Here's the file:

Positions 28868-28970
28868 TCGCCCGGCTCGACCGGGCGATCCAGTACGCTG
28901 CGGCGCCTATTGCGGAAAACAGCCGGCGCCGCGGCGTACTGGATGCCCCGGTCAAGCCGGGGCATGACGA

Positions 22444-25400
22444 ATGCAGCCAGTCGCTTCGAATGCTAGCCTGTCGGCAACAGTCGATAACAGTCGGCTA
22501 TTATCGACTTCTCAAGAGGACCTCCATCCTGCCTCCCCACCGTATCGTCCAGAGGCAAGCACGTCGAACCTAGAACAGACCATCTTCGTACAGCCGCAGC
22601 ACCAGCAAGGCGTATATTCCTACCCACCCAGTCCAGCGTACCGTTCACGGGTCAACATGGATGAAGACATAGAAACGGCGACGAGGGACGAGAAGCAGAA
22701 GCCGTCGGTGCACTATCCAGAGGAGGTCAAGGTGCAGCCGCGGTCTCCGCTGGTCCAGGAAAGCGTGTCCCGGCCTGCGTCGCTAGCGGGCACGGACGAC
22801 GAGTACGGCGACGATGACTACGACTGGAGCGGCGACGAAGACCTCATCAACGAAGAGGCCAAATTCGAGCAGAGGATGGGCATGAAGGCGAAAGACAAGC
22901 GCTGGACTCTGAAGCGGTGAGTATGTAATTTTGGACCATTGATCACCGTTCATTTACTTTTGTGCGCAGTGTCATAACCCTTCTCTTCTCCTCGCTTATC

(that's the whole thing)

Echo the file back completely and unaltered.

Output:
Positions 28868-28970
28868 TCGCCCGGCTCGACCGGGCGATCCAGTACGCTG
28901 CGGCGCCTATTGCGGAAAACAGCCGGCGCCGCGGCGTACTGGATGCCCCGGTCAAGCCGGGGCATGACGA

Positions 22444-25400
22444 ATGCAGCCAGTCGCTTCGAATGCTAGCCTGTCGGCAACAGTCGATAACAGTCGGCTA
22501 TTATCGACTTCTCAAGAGGACCTCCATCCTGCCTCCCCACCGTATCGTCCAGAGGCAAGCACGTCGAACCTAGAACAGACCATCTTCGTACAGCCGCAGC
22601 ACCAGCAAGGCGTATATTCCTACCCACCCAGTCCAGCGTACCGTTCACGGGTCAACATGGATGAAGACATAGAAACGGCGACGAGGGACGAGAAGCAGAA
22701 GCCGTCGGTGCACTATCCAGAGGAGGTCAAGGTGCAGCCGCGGTCTCCGCTGGTCCAGGAAAGCGTGTCCCGGCCTGCGTCGCTAGCGGGCACGGACGAC
22801 GAGTACGGCGACGATGACTACGACTGGAGCGGCGACGAAGACCTCATCAACGAAGAGGCCAAATTCGAGCAGAGGATGGGCATGAAGGCGAAAGACAAGC
22901 GCTGGACTCTGAAGCGGTGAGTATGTAATTTTGGACCATTGATCACCGTTCATTTACTTTTGTGCGCAGTGTCATAACCCTTCTCTTCTCCTCGCTTATC